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A growing number of people are reluctant to bring a child into a world that’s set to be ravaged by climate change in the coming decades.
It comes shortly after the United Nations issued a “code red for humanity” as the world’s leading climate scientists delivered their starkest warning yet about the deepening climate emergency. The Intergovernmental Panel on Climate Change’s report on Monday said global temperatures are likely to rise by 1.5 degrees Celsius in the next two decades, exceeding a key target of the Paris Agreement — a landmark accord considered critically important to reduce the risk of a climate catastrophe.
Scientists’ increasingly bleak outlook for the future of the planet is putting more and more people off having children.
Analysts at Morgan Stanley said in a note to investors last month that the “movement to not have children owing to fears over climate change is growing and impacting fertility rates quicker than any preceding trend in the field of fertility decline.”
To support their argument, they pointed to surveys, academic research and Google data that shows climate change is directly and indirectly accelerating the decline in fertility rates. UCLA researchers showed that the number of births in the U.S. fell in the nine months after an extreme heat event while a study of 18,000 couples in China last year showed that climate change, and particulate pollution in particular, was associated with a 20% increased likelihood of infertility.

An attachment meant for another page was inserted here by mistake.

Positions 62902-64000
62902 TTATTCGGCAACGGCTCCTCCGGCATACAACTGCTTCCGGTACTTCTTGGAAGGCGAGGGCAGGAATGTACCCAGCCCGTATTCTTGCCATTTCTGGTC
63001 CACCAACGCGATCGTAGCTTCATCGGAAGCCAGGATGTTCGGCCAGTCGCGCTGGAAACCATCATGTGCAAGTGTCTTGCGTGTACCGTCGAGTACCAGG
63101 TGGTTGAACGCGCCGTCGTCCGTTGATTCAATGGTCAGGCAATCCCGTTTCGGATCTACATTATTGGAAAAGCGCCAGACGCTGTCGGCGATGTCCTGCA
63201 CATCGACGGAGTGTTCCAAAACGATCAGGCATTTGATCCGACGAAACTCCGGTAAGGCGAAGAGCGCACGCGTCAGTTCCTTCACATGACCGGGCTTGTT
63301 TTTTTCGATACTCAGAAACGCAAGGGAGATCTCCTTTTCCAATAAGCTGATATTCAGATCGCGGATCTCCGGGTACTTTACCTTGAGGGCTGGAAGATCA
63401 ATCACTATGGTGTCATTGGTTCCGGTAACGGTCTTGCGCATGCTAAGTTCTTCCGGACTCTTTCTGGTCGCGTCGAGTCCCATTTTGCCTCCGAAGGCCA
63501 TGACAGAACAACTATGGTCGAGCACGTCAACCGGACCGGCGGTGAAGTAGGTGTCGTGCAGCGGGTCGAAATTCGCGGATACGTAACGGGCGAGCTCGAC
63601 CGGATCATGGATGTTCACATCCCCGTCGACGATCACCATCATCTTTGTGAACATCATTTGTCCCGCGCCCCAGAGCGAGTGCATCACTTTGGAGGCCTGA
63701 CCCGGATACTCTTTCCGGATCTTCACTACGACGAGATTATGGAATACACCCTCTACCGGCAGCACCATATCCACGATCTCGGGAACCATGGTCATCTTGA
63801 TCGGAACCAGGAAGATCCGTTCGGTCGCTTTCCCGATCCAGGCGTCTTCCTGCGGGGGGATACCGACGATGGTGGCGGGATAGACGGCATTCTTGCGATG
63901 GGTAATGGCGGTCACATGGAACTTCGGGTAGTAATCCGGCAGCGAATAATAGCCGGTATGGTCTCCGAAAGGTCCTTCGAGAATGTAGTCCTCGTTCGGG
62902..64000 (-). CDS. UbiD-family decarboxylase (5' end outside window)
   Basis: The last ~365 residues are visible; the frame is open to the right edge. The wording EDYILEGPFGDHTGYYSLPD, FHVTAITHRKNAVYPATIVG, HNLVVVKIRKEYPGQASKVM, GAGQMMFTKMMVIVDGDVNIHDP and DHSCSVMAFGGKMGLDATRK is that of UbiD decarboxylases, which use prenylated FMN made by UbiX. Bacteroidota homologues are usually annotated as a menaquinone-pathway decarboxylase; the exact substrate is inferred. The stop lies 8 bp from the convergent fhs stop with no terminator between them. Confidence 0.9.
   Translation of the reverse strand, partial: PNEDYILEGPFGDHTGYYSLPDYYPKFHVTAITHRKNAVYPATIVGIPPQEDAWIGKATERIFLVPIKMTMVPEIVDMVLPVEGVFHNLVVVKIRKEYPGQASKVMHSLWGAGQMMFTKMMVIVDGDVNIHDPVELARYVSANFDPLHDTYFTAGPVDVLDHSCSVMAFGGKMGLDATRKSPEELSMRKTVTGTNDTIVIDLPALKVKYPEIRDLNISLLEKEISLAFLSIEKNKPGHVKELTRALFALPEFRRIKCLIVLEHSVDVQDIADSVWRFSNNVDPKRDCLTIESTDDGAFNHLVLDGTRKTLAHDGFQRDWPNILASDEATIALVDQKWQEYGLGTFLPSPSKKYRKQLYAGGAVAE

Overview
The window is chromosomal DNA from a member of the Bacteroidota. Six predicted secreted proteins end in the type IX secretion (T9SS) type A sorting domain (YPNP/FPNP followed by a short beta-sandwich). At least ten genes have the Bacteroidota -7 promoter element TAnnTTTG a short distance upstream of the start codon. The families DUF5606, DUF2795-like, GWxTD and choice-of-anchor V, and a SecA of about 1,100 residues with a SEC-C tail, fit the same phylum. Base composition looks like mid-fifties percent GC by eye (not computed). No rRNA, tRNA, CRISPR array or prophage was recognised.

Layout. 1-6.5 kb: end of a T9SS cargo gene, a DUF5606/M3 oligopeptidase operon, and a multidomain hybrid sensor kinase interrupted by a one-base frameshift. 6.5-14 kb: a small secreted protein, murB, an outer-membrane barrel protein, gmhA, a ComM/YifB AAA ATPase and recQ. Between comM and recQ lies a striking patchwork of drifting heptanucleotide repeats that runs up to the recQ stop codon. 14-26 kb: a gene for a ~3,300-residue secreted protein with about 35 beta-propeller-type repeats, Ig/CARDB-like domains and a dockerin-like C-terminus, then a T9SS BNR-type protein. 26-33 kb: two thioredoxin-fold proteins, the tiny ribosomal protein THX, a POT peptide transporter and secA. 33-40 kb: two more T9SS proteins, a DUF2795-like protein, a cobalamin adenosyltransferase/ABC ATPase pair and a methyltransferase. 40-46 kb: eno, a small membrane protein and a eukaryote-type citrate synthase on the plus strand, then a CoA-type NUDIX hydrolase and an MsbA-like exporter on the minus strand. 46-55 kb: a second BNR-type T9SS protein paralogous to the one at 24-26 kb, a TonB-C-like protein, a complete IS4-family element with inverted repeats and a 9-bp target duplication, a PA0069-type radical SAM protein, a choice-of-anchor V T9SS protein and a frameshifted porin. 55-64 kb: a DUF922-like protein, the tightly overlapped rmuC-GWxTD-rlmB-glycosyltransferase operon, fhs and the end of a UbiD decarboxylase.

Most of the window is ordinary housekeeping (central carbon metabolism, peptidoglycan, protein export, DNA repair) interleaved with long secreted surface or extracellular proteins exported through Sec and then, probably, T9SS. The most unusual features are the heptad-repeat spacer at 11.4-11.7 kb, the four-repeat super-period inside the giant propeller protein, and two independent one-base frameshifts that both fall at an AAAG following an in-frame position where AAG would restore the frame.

Some people are choosing not to have children because they fear that that doing so will amplify global warming.
“Having a child is 7-times worse for the climate in CO2 emissions annually than the next 10 most discussed mitigants that individuals can do,” analysts at Morgan Stanley said.
A Swedish study, published in IOPscience in 2017, found that having one fewer child per family could save approximately 58.6 metric tons of carbon each year in developed countries.
However, Kimberley Nicholas, one of the study’s authors, said in an interview with Vox this year that reducing the population is not the way to solve the climate crisis. “It is true that more people will consume more resources and cause more greenhouse gas emissions,” she said. “But that’s not really the relevant timeframe for actually stabilizing the climate, given that we have this decade to cut emissions in half.”
Others are concerned about extreme weather events their children may have to endure and the likely knock-on-effects. Crops could fail in some parts of the world, for example.
Daniel, a 35-year-old Brit who currently lives in Dubai, United Arab Emirates, has been married to his partner for almost 12 years. They were open to the idea of having children earlier on in their relationship but now they’re less keen.